The Clinical Features in Subarachnoid Hemorrhage of Unknown Etiology

Shuichi Yamada*, Hiroyuki Nakase, Young-Soo Park, Yasushi Motoyama, Ichiro Nakagawa and Fumihiko Nishimura

Department of Neurosurgery, Nara Medical University, Kashihara, Nara, Japan

*Corresponding Author:
Dr. Shuichi Yamada
Department of Neurosurgery, Nara Medical University
840 Shijo-cho, Kashihara, Nara, 634-8522, Japan
Tel: +81-744-22-3051
Fax: +81-744-29-0818

Received date: May 11, 2018; Accepted date: May 24, 2018; Published date: May 28, 2018

Citation: MYamada S, Nakase H, Park Y, Motoyama Y, Nakagawa I, et al. (2018) The Clinical Features in Subarachnoid Hemorrhage of Unknown Etiology. J Neurol Neurosci Vol.9 No.3:259. doi: 10.21767/2171-6625.1000259

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Background: Subarachnoid hemorrhage (SAH) without aneurysm rupture is called SAH with unknown etiology (unknown SAH). We analyzed and report the latest study of the clinical features and prognosis of patients with unknown SAH.

Methods and Findings: The study included 21 patients who had been treated at our institution. The diagnosis of unknown SAH defined as no cause of hemorrhage like cerebral aneurysm, despite of repeated vascular examination.

Discussion: The patients’ age, sex, Glasgow coma scale on admission, use of antithrombotic drugs and presence of hypertension and diabetes were not concerned with prognosis. Only dyslipidemia had correlation with poor prognosis. The distribution or laterality of hematoma on computed tomography also has no relation with prognosis.

Conclusion: Our study showed no significant correlation between any characteristics of patient or SAH and prognosis, except dyslipidemia with poor prognosis. It is difficult to determine prognostic factors, therefore, we need careful examination and adequate treatment for the patients of unknown SAH.


Subarachnoid hemorrhage; Unknown etiology; Prognosis


Many cases of subarachnoid hemorrhage (SAH) are caused by cerebral aneurysm rupture, but there are cases of SAH not associated with aneurysm. The latter cases are referred to as “SAH of unknown etiology (unknown SAH)”. It is defined as SAH without traumatic history and any vascular lesions such as aneurysm that can cause bleeding despite repeated vascular examination [1-3]. Although cases of unknown SAH have been reported in the past, the reports are often relatively old and/or small in scale [4]. Here, we report the latest study on the clinical features and prognosis of patients with unknown SAH treated at our institution.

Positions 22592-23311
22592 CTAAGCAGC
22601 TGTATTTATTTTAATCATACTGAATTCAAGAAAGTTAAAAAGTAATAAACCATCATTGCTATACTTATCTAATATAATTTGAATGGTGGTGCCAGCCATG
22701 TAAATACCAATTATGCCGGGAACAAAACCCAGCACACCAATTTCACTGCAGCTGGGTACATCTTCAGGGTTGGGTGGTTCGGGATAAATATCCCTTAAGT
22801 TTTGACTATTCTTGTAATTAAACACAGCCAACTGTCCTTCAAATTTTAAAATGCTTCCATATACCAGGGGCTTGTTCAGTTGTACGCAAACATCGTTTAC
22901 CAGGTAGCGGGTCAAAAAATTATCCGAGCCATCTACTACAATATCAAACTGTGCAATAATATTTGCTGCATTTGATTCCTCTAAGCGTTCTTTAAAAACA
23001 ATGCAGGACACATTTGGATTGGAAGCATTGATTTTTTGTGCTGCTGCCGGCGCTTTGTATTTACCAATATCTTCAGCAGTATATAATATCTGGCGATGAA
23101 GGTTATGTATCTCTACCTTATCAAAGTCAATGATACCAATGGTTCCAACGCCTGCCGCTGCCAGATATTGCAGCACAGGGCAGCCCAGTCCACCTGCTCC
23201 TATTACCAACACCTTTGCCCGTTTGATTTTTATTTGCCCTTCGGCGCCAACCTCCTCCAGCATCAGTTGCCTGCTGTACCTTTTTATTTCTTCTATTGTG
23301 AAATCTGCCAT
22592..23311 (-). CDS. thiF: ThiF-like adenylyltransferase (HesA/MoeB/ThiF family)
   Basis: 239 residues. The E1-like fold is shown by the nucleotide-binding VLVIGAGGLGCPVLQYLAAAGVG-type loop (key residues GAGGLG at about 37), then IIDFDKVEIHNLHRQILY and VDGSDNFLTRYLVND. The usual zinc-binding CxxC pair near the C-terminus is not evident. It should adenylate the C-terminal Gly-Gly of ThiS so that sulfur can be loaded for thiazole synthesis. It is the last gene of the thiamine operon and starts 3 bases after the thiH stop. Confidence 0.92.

Research Methodology

The study included patients who had been treated for SAH at our institution from January 2007 to December 2016. Based on computed tomography (CT) scans, SAH was diagnosed in patients with grade II or greater according to the Fisher’s classification. Of the patients diagnosed with SAH, those with no cerebral aneurysm, cerebral arteriovenous malformation or moyamoya disease as a likely cause of hemorrhage were diagnosed as having unknown SAH. The patients who had traumatic episode were excluded. Vascular examination was performed using either or both CT angiography and digital subtraction angiography (DSA) on at least two occasions. The imaging data were assessed by two experienced neurosurgeons and two experienced neuroradiologists. This study was pursued in accordance with the institutional review board (IRB) of our institution.

Information on patient’s background characteristics, such as age, sex, Glasgow coma scale (GCS) on admission, use of antithrombotic drugs, and presence of hypertension, dyslipidemia, and diabetes as comorbidities, was collected. The type of hematoma on CT at diagnosis was classified as either local or diffused (Figure 1).


Figure 1 (A and B): Diffuse-type hematoma, with SAH at the basal cisterns and Sylvian fissures. Arrowheads show the hematoma.

Hematoma with SAH primarily localized in either the basal cistern or the Sylvian fissure was defined as local type. Hematoma with SAH found across multiple cisterns was defined as diffused type. Hematoma with SAH localized on either side of the ambient cistern or the Sylvian fissure was designated as having a left-to-right difference (laterality). Conservative therapy was administered as the initial treatment in all patients. Surgical intervention was performed for secondary hydrocephalus. Vasospasm was treated with nicardipine dosed either via drip infusion or oral route, but the medication was not used in patients with lower hematoma volume and mild symptom. Prognosis was evaluated by modified Rankin Scale (mRS) at discharge.